Testing Algorithms of classes, functions, component events
Create a function !
This is also a way to create a function or an event and hardcode
it into the C++ Builder TForm::TForm1 class
I wanted to show a message in response to pretty well any
event which could take place in any of the ready made
palette acquired C++ Builder visual or non-visual components.
Here I have used it in response to a Button1 Click event
To simulate and test with this code example here are
the basics requirements.
Create a windows application - leave names etc to defaults
Use Form1 for this test
Add a button to the form - leave assignments as default.
Add other classes if you like
The steps for the Forms assignments :
1): Define the purpose for the function
: To show or send a message when some event or action
: has taken place in an application.
2): Unit1.h function declaration is placed in either the
private or public part of the TForm1 class
1 2 __public
3 __fastcallvoid ShowAmessage();
3): Unit1.cpp definitions are placed following __fastcall TForm1 :
or at the end of all the code in the .cpp file.
// This is the event or function that is called
4 5 void__fastcall TForm1::ShowAmessage()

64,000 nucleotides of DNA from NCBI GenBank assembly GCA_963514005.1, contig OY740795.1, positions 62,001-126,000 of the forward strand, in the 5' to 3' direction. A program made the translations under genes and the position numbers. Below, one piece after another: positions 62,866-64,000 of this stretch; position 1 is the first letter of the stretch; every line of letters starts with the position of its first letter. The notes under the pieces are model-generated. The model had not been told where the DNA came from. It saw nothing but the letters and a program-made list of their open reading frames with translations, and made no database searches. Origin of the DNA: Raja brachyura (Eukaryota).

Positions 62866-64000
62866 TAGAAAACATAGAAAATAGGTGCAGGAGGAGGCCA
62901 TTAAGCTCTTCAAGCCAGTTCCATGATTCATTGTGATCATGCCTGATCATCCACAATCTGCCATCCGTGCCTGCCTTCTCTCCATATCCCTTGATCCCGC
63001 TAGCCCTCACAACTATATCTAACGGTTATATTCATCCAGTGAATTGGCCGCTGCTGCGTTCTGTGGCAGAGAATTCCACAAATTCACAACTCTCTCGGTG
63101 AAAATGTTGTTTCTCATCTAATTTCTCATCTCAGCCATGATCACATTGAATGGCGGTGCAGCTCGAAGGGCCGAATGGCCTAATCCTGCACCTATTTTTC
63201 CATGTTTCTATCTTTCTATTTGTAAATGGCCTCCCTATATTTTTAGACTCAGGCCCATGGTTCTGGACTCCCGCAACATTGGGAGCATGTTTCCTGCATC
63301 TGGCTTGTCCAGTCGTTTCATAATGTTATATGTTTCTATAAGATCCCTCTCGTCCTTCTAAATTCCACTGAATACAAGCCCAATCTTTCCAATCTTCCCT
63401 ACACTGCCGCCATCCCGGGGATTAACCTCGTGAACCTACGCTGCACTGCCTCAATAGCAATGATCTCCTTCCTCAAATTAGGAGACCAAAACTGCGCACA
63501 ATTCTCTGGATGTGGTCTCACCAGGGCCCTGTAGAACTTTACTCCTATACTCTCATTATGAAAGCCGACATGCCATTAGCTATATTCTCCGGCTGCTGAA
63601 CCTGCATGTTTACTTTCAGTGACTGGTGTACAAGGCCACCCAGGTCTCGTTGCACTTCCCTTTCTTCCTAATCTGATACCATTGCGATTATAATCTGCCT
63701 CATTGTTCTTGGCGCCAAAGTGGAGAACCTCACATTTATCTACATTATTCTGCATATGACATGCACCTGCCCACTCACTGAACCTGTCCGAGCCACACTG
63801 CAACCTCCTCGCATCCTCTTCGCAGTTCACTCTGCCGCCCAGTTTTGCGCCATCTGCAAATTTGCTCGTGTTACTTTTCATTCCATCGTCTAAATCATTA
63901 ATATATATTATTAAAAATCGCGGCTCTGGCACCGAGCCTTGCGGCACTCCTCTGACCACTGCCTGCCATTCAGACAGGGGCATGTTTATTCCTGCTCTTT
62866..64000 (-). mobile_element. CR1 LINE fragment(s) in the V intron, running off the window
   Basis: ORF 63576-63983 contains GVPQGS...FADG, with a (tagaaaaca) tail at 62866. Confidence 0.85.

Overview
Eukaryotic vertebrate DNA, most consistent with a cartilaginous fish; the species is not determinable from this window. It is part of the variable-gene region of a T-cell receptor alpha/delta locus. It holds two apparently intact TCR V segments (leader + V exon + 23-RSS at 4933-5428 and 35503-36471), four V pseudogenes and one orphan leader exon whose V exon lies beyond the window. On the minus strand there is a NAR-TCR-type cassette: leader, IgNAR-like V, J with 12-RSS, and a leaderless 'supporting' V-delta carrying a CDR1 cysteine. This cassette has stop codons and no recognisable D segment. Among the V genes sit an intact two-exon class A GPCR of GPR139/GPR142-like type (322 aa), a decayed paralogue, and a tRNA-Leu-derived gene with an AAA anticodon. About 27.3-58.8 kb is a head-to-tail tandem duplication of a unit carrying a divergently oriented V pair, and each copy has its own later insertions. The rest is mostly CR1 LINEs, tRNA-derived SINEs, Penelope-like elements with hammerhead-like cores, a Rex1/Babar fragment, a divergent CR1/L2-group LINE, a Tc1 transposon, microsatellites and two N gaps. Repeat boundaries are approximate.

7 ShowMessage("This is a message");
4): Where to place the function call code
Finally place the function into the Button1 Click event
and click it.
What the function does:
Any message you create will appear
The declarations worked also without the use of __fastcall
So, you can use fastcall or not - depending if it is just a function
The .h declaration works in the private section as well but not
in the published. I believe it would work it I had used this format
as an event for a component I had written. Something this little
bit of code can provide for very easily.
The code could also be used for testing purposes : such as
determining just when events are firing or what the results
are given a firing. The code could also be extended to write
to a log file for a hardcopy reference of events and happenings.
This code may also work to track the actions of a class/object
functionality at runtime.
Add other development scenerios as you like.
Happy programming !
David W. Stubbs